To err, however, on either side seems unnecessary to one who lifts to his eye the telescope of faith in the promise, the prophecies, and the gospel, and by its aid obtains a clear and distinct vision of the promised kingdom of heaven; a place inconceivably more delightful than Eden; and a vision of the immortality, in Christ secure and imperishable, and infinitely preferable to that which Adam betrayed and lost. Direct the capacious tube toward any part of the spiritual horizon, and it opens upon the same kingdom of heaven, and brings it very near, and clearly into view. No eye can see beyond that kingdom, however far-sighted it may be; and my own eye discovers no object this side of that kingdom which is not in the valley of the shadow and under the curse of death. Our millennium is not there, in that valley. Paul’s was not expected there; nor was Abraham’s, or Polycarp’s, or Justin’s expected in the world under doom of death. Nor do the ancient millenaries expect theirs wholly there; but in an uncertain mixed state neither in this world exactly, nor that which is to come; but in transitu between both, and compounded of this and that, mortals and immortals, natural Jews and risen Gentiles, and a vast increase of the blood and comforts of life.HDM 16.3

    I subjoin in my notes some remarks on other christian writers of the second century, with an occasional extract: not a word being found in their pages to favor the doctrine of the millenaries, although they discourse much of the resurrection of the dead. 11. Tatian, A. D. 150. Oration vs. Greeks, bound with Justin Martyr. “Sec. 7. Wherefore, we believe there will be a resurrection of the body, after the end of all things: not as the Stoics teach, according to whom there is a continual round of worlds, forever coming and going without any use; but to be once and forever, in the fulfilment of our times, for the sake of judgment, according; to the constitution of man.”-He does not name any church glory for the hope of this world.
    2. Hegesippus, A. D. 178, relates the story of Domitian and the grandsons of Jude, in a way which proves that Domitian feared, as well as the historian looked for, the epiphany and kingdom of our Lord, preached in the gospel, to be manifested soon in the end of the world.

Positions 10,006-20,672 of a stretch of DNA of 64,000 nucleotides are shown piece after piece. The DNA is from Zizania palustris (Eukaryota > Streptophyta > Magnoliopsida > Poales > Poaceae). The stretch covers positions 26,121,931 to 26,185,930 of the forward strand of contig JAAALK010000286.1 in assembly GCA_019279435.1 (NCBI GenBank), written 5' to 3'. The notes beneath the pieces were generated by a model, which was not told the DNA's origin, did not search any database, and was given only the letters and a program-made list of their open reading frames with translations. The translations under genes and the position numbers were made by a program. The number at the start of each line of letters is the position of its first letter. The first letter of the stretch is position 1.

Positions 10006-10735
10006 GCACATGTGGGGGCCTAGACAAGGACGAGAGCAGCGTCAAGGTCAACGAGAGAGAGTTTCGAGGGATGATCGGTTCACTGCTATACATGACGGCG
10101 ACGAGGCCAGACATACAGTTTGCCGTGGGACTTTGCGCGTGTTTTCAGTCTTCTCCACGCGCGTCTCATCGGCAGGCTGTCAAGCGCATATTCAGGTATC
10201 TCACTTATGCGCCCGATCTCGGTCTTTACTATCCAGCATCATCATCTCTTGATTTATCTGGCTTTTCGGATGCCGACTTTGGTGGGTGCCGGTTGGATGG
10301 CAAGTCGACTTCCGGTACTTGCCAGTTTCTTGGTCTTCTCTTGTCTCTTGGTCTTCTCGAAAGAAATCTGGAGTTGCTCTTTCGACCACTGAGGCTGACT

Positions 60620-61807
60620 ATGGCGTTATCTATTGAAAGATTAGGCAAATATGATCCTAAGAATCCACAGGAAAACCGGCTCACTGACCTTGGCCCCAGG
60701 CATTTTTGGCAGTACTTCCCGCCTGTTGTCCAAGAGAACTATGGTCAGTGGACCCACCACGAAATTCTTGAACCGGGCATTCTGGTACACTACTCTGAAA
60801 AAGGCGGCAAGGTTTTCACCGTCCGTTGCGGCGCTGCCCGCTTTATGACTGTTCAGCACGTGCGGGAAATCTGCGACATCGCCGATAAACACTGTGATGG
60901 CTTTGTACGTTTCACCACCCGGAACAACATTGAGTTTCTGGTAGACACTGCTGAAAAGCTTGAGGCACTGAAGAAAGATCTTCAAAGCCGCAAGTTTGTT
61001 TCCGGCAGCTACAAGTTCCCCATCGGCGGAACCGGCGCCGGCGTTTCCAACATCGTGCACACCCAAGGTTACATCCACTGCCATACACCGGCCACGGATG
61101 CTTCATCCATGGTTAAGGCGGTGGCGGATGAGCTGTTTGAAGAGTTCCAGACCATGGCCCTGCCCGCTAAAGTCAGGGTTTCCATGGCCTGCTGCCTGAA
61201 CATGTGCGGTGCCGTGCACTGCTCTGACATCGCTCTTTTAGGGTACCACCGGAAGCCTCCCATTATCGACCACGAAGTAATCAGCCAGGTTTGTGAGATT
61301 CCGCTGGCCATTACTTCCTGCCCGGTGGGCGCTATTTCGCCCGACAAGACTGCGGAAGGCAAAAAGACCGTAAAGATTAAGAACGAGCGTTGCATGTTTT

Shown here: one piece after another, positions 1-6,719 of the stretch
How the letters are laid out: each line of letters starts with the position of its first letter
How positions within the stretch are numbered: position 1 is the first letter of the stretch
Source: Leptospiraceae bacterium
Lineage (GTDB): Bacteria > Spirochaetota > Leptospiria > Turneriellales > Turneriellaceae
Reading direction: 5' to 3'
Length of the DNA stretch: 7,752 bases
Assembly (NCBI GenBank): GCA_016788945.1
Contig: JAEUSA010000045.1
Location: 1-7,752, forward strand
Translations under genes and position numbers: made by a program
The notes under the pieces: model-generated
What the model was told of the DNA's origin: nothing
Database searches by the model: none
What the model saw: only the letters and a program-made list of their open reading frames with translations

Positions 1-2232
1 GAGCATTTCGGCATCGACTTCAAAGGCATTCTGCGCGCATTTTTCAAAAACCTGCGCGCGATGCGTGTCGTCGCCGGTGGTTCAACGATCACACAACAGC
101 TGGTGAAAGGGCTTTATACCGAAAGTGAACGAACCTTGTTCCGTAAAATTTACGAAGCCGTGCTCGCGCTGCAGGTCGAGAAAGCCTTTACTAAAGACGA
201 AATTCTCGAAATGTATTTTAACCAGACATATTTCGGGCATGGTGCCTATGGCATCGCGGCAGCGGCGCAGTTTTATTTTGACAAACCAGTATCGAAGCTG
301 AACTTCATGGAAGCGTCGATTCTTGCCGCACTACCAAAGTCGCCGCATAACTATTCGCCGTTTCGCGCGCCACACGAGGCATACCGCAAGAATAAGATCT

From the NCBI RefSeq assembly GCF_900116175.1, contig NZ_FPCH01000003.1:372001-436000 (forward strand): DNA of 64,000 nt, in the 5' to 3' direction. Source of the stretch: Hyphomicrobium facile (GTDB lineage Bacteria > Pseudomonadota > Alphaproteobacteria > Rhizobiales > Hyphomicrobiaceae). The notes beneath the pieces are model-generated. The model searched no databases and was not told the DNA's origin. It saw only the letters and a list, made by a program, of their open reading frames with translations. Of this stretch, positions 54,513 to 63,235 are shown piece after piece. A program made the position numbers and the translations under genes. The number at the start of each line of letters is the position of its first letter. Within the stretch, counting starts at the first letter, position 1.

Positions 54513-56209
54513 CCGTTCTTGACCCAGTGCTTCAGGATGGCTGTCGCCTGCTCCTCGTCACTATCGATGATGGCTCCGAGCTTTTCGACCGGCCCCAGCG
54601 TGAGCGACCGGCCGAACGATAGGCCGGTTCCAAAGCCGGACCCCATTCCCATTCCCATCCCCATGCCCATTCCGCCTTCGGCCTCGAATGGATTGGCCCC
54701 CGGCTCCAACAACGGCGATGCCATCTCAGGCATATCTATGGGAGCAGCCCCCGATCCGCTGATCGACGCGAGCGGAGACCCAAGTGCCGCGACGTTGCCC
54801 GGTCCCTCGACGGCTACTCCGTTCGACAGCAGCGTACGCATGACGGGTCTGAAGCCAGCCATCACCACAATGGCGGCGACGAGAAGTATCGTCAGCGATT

3. Theophilos, A. D. 180, bishop of Antioch, wrote three books to Autolicus, a heathen friend, which are well written, to contrast the purity and truth of the divine records with the fables of the poets and darkness of the philosophers; but throwing no light on this history and doctrine.
    4. Athenagoras, A. D. 180, who wrote an Apology for Christians, addressed to the emperors Aurelian and Commodus; and also a treatise on the resurrection of the dead. I have been interested by his pages; but he makes no allusion to any hope of the faithful, to be realized prior to the resurrection. Of the time, circumstances, place, or condition of the resurrection he gives no intimation; having in view to satisfy heathen dignities of its propriety, rather than to comfort believers with its hope.
    5. Clement of Alexandria, A. D. 192. This writer seems to me the most vapid of the fathers, having no salt in him; and though quoting the pure word, yet losing it again instantly, as a man does the fashion of his face the moment he turns from the glass. I have no pleasure in his pages. He says much more of Plato than of Christ, and takes notice neither of the millennium, nor of the coining of Christ, nor of the judgment, nor scarcely of the kingdom of heaven.
    This name concludes the list of christian authors of the second century. In the text and these notes the name of every Christian is mentioned whose writings are transmitted to us from the first two centuries of our era; and their individual sentiments I have sought carefully to spread in their own words before the reader, if they have spoken to the point in hand. If they neglected it, yet I have not neglected them; but have faithfully sought light on this subject from all their surviving works.
    HDM 17.1